By Suzzane Salva-Alueta Cebu Daily News CEBU CITY, Philippines--Cebu Governor Gwendolyn Garcia said it was time the Capitol updated its schedule of fair market values of land in the province -- the basis for computing real property taxes. She said taxes collected by the provincial government were based on the 2002 schedule of fair market values. With three Cebu towns recently upgraded to cities, exempting them from sharing their real property taxes with the provincial government, Garcia said the Capitol has to make up for the lost revenue. “As much as possible, we do not want to burden the people. But now, our peso is strong, our economy is good. We have not amended the market schedule for a long, long time. So I hope they (constituents) will understand,” she said. According to the LGC, local government units are allowed to do a general revision of property assessment every three years. The tax issue was among the topics discussed by the provincial board during its out-of-town session in Balamban town on Monday. “It’s really a concern. Unless that amendment passes in Congress in regards to the share of component cities under the Local Government Code (LGC), we will have to brace ourselves for a significant reduction in the revenues of the province,” Garcia told the Cebu Provincial Board on Monday. Provincial Assessor Anthony Sususco said it was he who recommended that the schedule of market values be updated. He said he submitted a proposal to the Provincial Board last week to increase the schedule of market values by 50 to 75 percent. “I hope they would approve it this year so that we can conduct a mass appraisal and revision of taxes of properties by next year. Then we can implement the increase by 2009,” Sususco said. The total assessed value of the province’s real properties is P14 billion. The provincial government has a target tax collection of P280-million annually. Sususco said that if the proposal to increase the schedule of market values is approved, then the province’s total assessed value of its properties could reach P21 billion, with a target collection of P440 million. Starting 2008, Cebu Province would no longer receive a share of real property taxes collected in Bogo, Carcar and Naga, all of which became component cities of Cebu province this year. With the potential decrease in revenues for the province caused by the status change of these cities, Representative Pablo John Garcia (Cebu, 3rd district), filed a bill in Congress seeking to require component cities of provinces to continue sharing their real property taxes with the province. In an interview with the governor after the session, Governor Garcia explained that for several years, Capitol chose not to raise the schedule of market values, concentrating instead on intensifying tax collection. She said the province was especially affected by the conversion of Naga into a component city, since it was the town that contributed the most in the entire province in terms of real property taxes. Naga is the site of several large industrial facilities, mostly relating to power generation and cement production.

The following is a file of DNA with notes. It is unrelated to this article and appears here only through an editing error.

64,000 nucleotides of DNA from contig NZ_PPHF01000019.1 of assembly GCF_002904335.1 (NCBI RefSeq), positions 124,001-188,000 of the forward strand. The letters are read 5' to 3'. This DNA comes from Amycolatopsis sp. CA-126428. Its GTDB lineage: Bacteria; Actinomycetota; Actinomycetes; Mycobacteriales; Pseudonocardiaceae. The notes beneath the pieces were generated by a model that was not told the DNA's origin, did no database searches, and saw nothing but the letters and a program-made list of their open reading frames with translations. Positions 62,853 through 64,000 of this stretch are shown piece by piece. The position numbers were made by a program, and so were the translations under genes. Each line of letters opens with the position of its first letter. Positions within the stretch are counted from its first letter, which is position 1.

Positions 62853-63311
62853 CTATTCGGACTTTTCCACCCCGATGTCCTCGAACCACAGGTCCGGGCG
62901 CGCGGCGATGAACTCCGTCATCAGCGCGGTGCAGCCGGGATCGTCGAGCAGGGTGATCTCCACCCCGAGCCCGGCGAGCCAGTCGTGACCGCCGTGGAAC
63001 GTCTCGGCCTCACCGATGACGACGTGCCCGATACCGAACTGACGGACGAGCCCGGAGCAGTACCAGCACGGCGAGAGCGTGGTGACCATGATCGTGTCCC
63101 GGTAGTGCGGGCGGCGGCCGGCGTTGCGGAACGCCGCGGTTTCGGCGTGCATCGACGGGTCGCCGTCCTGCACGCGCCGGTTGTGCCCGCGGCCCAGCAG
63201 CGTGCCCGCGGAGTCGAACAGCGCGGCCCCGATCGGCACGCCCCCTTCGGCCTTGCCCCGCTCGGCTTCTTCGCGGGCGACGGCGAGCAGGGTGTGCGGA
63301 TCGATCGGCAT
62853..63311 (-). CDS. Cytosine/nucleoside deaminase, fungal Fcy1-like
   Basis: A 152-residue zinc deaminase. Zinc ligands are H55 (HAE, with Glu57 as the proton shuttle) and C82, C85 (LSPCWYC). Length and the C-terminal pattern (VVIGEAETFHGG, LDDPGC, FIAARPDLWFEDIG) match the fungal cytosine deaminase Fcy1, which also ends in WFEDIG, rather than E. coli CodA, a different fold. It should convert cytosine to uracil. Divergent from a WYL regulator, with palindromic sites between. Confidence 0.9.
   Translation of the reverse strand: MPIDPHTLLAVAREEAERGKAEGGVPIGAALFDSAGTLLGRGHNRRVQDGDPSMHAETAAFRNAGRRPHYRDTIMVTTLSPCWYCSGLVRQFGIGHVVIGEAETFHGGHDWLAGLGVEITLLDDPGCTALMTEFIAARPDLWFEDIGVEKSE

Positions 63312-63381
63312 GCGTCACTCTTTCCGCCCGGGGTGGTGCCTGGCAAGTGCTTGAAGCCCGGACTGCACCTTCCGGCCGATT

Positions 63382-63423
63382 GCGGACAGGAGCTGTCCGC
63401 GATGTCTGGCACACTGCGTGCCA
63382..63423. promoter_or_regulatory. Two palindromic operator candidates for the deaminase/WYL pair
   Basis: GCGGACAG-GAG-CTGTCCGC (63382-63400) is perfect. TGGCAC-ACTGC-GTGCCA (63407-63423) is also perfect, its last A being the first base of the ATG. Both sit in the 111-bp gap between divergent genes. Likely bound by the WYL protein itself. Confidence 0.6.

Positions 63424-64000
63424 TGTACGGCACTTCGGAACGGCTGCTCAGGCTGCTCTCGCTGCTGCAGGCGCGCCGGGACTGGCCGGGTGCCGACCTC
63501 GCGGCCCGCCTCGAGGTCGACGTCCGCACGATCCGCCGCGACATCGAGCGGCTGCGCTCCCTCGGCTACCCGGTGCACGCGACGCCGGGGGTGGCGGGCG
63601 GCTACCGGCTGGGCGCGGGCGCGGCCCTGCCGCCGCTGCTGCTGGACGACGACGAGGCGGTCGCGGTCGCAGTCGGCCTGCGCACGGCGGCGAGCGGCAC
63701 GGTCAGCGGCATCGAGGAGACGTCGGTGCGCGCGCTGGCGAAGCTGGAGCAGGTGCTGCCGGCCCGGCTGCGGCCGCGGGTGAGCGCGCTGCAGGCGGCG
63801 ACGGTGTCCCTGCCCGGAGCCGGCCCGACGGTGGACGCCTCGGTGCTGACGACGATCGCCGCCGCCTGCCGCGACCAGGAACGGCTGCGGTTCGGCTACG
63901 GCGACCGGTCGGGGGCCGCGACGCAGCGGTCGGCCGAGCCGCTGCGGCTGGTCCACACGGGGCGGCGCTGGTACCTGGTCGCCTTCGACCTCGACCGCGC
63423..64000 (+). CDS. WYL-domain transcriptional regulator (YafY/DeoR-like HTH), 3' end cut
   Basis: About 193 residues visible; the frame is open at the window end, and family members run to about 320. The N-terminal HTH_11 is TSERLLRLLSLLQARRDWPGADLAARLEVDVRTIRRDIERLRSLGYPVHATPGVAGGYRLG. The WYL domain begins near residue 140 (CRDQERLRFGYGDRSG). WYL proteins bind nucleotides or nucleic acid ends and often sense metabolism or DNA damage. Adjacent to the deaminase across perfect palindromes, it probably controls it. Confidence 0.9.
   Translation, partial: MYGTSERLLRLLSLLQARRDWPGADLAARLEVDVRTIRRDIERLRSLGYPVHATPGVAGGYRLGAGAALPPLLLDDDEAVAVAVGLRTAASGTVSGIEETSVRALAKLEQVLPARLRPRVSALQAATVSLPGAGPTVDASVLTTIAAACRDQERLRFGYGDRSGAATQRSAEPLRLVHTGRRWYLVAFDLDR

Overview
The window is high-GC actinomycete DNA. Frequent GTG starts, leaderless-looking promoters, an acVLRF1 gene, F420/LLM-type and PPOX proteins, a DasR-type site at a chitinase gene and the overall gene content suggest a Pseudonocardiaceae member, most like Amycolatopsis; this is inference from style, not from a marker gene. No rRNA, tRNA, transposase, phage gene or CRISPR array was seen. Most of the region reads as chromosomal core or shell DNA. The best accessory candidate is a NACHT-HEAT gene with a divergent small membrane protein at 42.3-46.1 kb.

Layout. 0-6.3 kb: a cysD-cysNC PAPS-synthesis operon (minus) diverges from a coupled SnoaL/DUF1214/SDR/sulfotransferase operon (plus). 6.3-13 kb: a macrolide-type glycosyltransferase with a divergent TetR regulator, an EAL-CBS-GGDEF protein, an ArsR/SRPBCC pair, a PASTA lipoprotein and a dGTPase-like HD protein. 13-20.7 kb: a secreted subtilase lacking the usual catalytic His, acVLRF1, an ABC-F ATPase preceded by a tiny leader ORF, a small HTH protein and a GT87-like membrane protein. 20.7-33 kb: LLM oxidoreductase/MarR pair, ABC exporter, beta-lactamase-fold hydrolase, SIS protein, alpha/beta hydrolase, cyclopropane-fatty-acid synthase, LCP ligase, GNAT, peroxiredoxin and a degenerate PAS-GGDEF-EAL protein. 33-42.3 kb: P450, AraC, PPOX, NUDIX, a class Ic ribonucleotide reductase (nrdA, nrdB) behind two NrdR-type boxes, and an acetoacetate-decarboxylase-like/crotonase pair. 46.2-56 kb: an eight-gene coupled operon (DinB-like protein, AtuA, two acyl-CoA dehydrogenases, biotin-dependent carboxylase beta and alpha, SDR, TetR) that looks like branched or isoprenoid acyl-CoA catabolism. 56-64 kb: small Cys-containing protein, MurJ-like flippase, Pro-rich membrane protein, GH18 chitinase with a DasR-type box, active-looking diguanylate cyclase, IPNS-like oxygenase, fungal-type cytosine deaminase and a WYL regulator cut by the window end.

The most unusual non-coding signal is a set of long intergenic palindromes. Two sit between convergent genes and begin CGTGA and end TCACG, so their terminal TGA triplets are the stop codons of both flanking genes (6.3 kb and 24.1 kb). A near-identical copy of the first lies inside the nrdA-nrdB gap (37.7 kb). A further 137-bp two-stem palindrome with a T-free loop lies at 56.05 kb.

By Nestor P. Burgos Jr. Inquirer Visayas Bureau ILOILO CITY--Megaworld Corp. will pour an initial investment of P1.5 billion into its newly acquired 54-hectare property, where the old Iloilo airport used to stand. Megaworld, which acquired the property in Mandurriao District for P1.2 billion, plans to build a business park here. "This is our first major investment outside of Manila," said Kingson Sian of Megaworld Corp. during Friday's turnover ceremony at the Sarabia Manor Hotel and Convention Center. "This shows how much we are bullish and committed to Iloilo." Sian said the Iloilo site comprised half the land area of Megaworld's other properties. Iloilo City Mayor Jerry Treñas said Megaworld's project is the single biggest investment in Iloilo City. "This is a historic turnover," said Treñas. "We will build a new city within a city." Megaworld is known for developing high-end properties including residential and commercial projects. Among its biggest projects are the Empire East Land Holdings Inc. and Empire East Properties Inc. It was the only firm among prospective buyers that submitted a bid that met the P1.2-billion minimum price set by the government for the property. Robinson's Lands had submitted a bid of P1.09 billion; Empire East, P701 million and SM Prime, P435.79 million. Megaworld plans to put up residential units; a hotel and convention center; commercial and retail stores; recreation centers and skills development facilities. Sian said they are optimistic that Iloilo would become among the world's top business process outsourcing centers. Employment in call centers are expected to increase from the 200,000 workers in 2006 to a million by 2010, said Sian. Key to the investment is the manpower supply that is expected to be fulfilled by the many colleges and universities in the city. Finance Secretary Margarito Teves, who attended the turnover rites, said the Megaworld investment "shows that there is a lot of potential in Iloilo."